By Jon Callas
A couple weeks ago Brian Krebs announced that Adobe had a serious breach, of customer data as well as source code for a number of its software products. Nicole Perlroth of The New York Times updated that to say that the breach appears to be much bigger than thought and, indeed, Krebs agrees. Adobe themselves announced it first, earlier than Krebs’s first report in CSO Brad Arkin’s terse blog post, Illegal Access to Adobe Source Code.
By now, breaches are hardly news at all. All of us pros flat out say that it isn’t a matter of *if* you get hacked, but *when*. Adobe’s is of note solely because of the way that the news has dribbled out. First, the “illegal access” to source code, then the news of lost customer data to the tune of 2.9 million, then upping that to 38 million, but really actually (maybe?) 150 million. The larger number is expired accounts—or something.
Adobe spokesperson Heather Edell said that the 38 million accounts are *active* accounts, and that weasel word seems to explain the rest. They have reset the passwords of the inactive accounts, but personally I’d prefer that they delete them. Adobe has had the usual response of buying free credit monitoring for the hacked *active* accounts. I sympathize with not getting credit reporting for the inactive accounts as these people aren’t at present customers.
Nonetheless, this is one of the problems of Big Data. Disks are cheap and getting cheaper, so people don’t delete. Privacy management often means data minimization. If someone’s account goes inactive, eventually the inactive account should be deleted. It’s a slight inconvenience to the inactive customer should they become active, but there is risk to holding inactive user data.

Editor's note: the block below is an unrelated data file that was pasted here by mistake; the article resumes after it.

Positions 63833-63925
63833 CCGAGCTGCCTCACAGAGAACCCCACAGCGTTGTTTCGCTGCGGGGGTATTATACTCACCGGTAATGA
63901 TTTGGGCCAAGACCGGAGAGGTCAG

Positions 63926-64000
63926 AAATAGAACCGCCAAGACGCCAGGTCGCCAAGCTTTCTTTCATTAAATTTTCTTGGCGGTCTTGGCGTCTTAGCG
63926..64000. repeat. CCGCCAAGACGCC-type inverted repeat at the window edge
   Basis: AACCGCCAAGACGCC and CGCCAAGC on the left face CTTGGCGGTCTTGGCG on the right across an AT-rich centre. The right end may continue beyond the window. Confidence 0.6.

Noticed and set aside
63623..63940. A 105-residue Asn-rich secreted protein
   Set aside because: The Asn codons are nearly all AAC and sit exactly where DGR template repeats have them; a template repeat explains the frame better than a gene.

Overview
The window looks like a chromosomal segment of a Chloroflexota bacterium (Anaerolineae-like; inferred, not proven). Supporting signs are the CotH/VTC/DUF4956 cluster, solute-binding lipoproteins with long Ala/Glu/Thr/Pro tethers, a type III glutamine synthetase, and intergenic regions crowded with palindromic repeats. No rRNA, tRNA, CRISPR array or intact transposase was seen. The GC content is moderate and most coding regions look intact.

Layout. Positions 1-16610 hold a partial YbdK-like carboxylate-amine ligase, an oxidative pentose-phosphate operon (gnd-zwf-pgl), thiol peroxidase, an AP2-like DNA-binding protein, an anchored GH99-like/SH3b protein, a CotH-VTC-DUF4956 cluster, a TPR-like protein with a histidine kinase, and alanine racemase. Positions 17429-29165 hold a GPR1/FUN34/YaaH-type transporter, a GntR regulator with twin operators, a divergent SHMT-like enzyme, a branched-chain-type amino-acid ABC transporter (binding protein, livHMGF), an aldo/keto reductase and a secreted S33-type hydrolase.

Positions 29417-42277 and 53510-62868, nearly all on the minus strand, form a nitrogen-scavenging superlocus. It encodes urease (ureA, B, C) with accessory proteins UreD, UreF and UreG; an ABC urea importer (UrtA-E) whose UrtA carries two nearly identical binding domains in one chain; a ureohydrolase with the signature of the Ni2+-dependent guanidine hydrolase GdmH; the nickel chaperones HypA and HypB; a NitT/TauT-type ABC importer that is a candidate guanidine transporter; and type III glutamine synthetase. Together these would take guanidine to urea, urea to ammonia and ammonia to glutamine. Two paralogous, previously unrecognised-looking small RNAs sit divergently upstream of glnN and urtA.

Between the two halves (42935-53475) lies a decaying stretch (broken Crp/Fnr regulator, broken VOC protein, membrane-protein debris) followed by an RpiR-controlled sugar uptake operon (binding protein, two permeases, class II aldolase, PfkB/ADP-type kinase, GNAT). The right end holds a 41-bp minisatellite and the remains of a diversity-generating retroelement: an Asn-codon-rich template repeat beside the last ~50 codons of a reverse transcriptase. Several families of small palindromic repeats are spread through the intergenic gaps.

California’s breach disclosure law, SB 1386, doesn’t differentiate between active and inactive customers. It says that if you hold someone else’s personal data, then certain things need to happen in the event of a breach. Strictly speaking if Adobe is doing some things for active users, it needs to do them for inactive users, too. That doesn’t have to go as far as free credit reporting, but it does include the legal mandate in SB 1386.
It ought to include deleting the inactive accounts. Despite the estranged customer/supplier relationships, they lost the the personal data of 112 million people that they’re apparently not doing anything for, despite their legal obligations. I don’t think it has to be overblown. A simple email to the inactive accounts explaining that the breach happened and the inactive account has been deleted would work.
Adobe is becoming a network-oriented software supplier. There are a lot of good reasons for that, and this shift is pretty much what customers expect these days. We don’t want software in boxes. They are expensive and we just throw them away. Much better to get software from a download. It is good for them and good for us customers. But they have to recognize the liability, as well, and that is that when there’s a breach, they have to treat all accounts the same.
Financially as well as for the good of privacy, old accounts need to be timed out and deleted.
This post originally appeared on O’Reilly Programming (“How Secure is Your Old and Inactive User Data?“). It’s republished with permission.